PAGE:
pascal behavior (a+b)6

Robert's answer didn't really help, I imagine; all he did is list the rows of Pascal's Triangle for you. But how is Pascal's Triangle related to your problem, the problem of
*expanding *(a+b)^{6}? It turns out that the numbers in the *n*^{th} row of Pascal's Triangle tell you the
*coefficients *in a binomial expansion -- and this is a great fact, because it helps us expand something like (a+b)^{6}
*without *having to do it the long way, which would be FOILing it all the way out.

Let's look at a familiar example: you may recall that

(a+b)^{2} = a^{2} +2ab+b^{2}

That's because when we FOIL out (a+b)^{2}=(a+b)(a+b), we get a^{2}+2ab+b^{2}. But notice the coefficients of these numbers: 1, 2, 1. That's just the
*second* row of Pascal's Triangle! The connection isn't accidental.

Here's another example: if you FOIL it out (which will take longer than the previous problem), you'll find

(a+b)^{3} = a^{3} +3a^{2}b +3ab^{2} + b^{3}

Again note the coefficients: 1, 3, 3, 1. That's the *third *row of Pascal's triangle!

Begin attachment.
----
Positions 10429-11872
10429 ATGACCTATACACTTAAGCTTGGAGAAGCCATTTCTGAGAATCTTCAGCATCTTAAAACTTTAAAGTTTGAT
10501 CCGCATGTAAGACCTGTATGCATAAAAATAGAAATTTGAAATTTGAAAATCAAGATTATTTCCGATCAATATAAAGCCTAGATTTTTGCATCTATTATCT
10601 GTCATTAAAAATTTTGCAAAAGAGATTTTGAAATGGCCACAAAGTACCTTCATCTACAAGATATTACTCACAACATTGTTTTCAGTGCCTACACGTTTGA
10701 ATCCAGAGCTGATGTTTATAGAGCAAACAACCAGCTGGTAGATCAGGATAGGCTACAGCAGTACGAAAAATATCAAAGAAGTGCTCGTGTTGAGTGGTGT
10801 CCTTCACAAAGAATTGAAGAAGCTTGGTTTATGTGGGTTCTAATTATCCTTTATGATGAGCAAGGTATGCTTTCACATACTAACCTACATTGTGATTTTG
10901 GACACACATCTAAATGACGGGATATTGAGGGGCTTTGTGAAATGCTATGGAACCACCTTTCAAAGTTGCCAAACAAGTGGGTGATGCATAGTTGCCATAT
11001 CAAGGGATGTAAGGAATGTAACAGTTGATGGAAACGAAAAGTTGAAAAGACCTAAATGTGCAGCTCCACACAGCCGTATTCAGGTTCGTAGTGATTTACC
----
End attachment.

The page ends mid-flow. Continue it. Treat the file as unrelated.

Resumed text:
What we've observed are just two special cases of a general pattern. To perform the
*binomial expansion *(a+b)^{n}, we're going to need the coefficients from the
*n*^{th} row of Pascal's Triangle. But the coefficients aren't enough for us to be able to write down the answer. We need to know what terms the coefficients are coefficients
*of*. Let's go back to our first two examples and try to see a pattern.

(a+b)^{2} = a^{2}+2ab+b^{2} -- notice that the power of *a* starts at 2 and goes down by 1 each time, and the power of *b* starts at 0 (because there are none of them in a^{2}) and goes up by 1 each time until it gets to 2

(a+b)^{3} = a^{3}+3a^{2}b+3ab^{2}+b^{3} -- notice again that the power of
*a *starts at 3 and goes down by 1 each time, and the power of *b* starts at 0 (because there are none of them in a^{3}) and goes up by 1 each time until it gets to 3

This is a general rule. So, **finally**, we can write down the answer to your original question: what is (a+b)^{6}? Well, we should first get the coefficients from the 6^{th} row of Pascal's Triangle (Robert gave you all the rows up to row 6) -- if you don't know how to generate the rows in Pascal's Triangle, I can explain how. The coefficients are 1, 6, 15, 20, 15, 6, 1. Now we use the other pattern we just observed, that the powers of
*a *decrease from 6 to 0 and the powers of *b *increase from 0 to 6. So the
**final answer **is

(a+b)^{6} = a^{6}+6a^{5}b+15a^{4}b^{2}+20a^{3}b^{3}+15a^{2}b^{4}+6ab^{5}+b^{6}